JEFFERSONVILLE, IN (WAVE) – Each year, 700 women in the United States die from pregnancy-related complications. Another 50,000 suffer life-threatening complications from pregnancies.
Those numbers are among the highest pregnancy-related mortality rates in the developed world, right here in the U.S.
A recent report from March of Dimes shows much of Indiana is living in what’s called a maternity care desert.
The report breaks down county-by-county data around the country, finding more than 5 million women live in maternity care deserts, where there are no hospitals providing access to obstetric care and no O.B. providers. Another 10 million women live in counties with limited access.
In Indiana, nearly one-fourth of the state’s counties are considered maternity care deserts, creating healthcare risks for women and their children.
Harrison County mother Shelby Barr said she knows the risks and uncertainty pregnancy can bring. Soon after delivering her daughter Caraline, she was gone.
“We didn’t get to take her home,” Barr said.
She calls Caraline her angel baby. She said she was here and gone so quickly.
“She passed away,” Barr said. “She was our firstborn.”
The mother of three lives in Lanesville with her family.
Losing her firstborn was tough, making the pregnancies that followed more stressful. She chose to make the trip to deliver at Clark Memorial Hospital in Jeffersonville.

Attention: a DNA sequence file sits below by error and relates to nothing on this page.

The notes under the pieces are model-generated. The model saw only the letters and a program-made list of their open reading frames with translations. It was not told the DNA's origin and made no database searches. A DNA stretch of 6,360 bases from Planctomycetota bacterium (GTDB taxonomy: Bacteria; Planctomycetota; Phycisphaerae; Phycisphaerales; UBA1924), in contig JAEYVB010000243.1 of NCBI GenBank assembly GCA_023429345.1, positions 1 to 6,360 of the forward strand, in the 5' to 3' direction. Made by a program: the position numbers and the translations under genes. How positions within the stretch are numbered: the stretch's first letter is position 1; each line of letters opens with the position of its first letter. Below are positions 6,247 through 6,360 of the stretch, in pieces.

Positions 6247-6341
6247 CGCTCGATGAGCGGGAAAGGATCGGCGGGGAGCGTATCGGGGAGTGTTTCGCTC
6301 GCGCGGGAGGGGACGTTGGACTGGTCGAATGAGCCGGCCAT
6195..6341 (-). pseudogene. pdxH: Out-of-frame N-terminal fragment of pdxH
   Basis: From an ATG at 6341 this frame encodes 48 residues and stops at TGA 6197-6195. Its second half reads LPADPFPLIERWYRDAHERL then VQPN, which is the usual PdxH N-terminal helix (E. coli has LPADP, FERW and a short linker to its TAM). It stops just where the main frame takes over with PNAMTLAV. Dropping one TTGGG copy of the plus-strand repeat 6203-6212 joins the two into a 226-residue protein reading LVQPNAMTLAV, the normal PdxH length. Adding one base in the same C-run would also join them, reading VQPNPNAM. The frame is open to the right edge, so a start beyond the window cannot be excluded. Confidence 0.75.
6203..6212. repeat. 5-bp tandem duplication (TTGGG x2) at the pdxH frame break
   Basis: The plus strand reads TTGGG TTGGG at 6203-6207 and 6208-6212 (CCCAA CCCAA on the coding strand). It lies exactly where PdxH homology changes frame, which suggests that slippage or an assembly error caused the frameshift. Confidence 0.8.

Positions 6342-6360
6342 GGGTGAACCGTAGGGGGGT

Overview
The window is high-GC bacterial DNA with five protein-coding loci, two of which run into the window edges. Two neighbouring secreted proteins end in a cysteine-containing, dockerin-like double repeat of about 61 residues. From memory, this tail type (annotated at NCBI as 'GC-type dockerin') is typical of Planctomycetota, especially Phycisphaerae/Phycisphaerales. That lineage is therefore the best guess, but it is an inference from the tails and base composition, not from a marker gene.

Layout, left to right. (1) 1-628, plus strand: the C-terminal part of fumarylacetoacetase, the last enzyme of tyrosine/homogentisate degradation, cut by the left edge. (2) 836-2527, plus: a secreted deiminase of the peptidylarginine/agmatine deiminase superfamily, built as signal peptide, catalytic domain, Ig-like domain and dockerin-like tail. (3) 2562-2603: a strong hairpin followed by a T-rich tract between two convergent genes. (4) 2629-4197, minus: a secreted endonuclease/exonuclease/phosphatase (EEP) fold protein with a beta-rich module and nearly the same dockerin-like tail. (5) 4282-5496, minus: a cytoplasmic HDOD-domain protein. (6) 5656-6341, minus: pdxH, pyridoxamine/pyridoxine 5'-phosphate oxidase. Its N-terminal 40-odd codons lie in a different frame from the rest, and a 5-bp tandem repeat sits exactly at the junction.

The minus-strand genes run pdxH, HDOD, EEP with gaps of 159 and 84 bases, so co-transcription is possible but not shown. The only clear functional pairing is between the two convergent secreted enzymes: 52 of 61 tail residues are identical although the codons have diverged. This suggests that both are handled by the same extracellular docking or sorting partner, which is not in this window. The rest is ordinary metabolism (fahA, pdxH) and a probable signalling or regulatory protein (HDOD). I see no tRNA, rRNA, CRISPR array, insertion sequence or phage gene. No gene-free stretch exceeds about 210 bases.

“It definitely made each pregnancy hard,” Barr said. “You worry the whole time. And then, worry if anything happens I have a 25-30-minute drive to the hospital, to the doctor.”
That long drive proved worth it when she delivered her second son. He rushed to the NICU in Louisville just minutes after being born.
“It happened very, very fast,” Barr said. “You know, within seconds of saying, we’re going to have a doctor over here, a couple minutes later we were sending him over to the hospital. He was in the hospital for four days in the NICU, which isn’t very long compared to some people’s stay. But we traveled every day to him so had it been an hour away, that would have made it really hard, especially with another one at home.”
Barr lives in an area with limited obstetric-care providers and services. But farther away in more rural Indiana counties, those resources go from limited to nonexistent.
“It is definitely a problem,” said Katrina Thompson, Maternal Child Health Director for Kentucky, West Virginia and parts of Indiana. “When you have 700 women who are dying during or surrounding childbirth, that’s definitely a health crisis.”
Twenty-five of Indiana’s 92 counties are in a maternity care desert with limited obstetric services and providers for women. In Kentucky, it’s 58 out of 120.
“They also need to have places to deliver that are adequate for not only their safety but the safety of the baby,” Thompson said.
If you’re dealing with high-risk pregnancies or complications arise, that can become dangerous for mothers quickly.
“Sometimes, it can be a matter of life and death,” Thompson said.
Having a doctor and services nearby is vital for mothers and their babies, Barr said. Having lost her angel baby Caraline, Barr and her family know just how precious life can be.
“It’s bittersweet,” she said. “Without losing one, I wouldn’t have the other three.”
March of Dimes is rallying behind #BlanketChange to call for legislative action and new ways to bring obstetric providers and services to women in unserved communities, while reducing the high number of pregnancy-related deaths.
For more information on maternity care deserts or to find out how you can help support change, visit the March of Dimes website.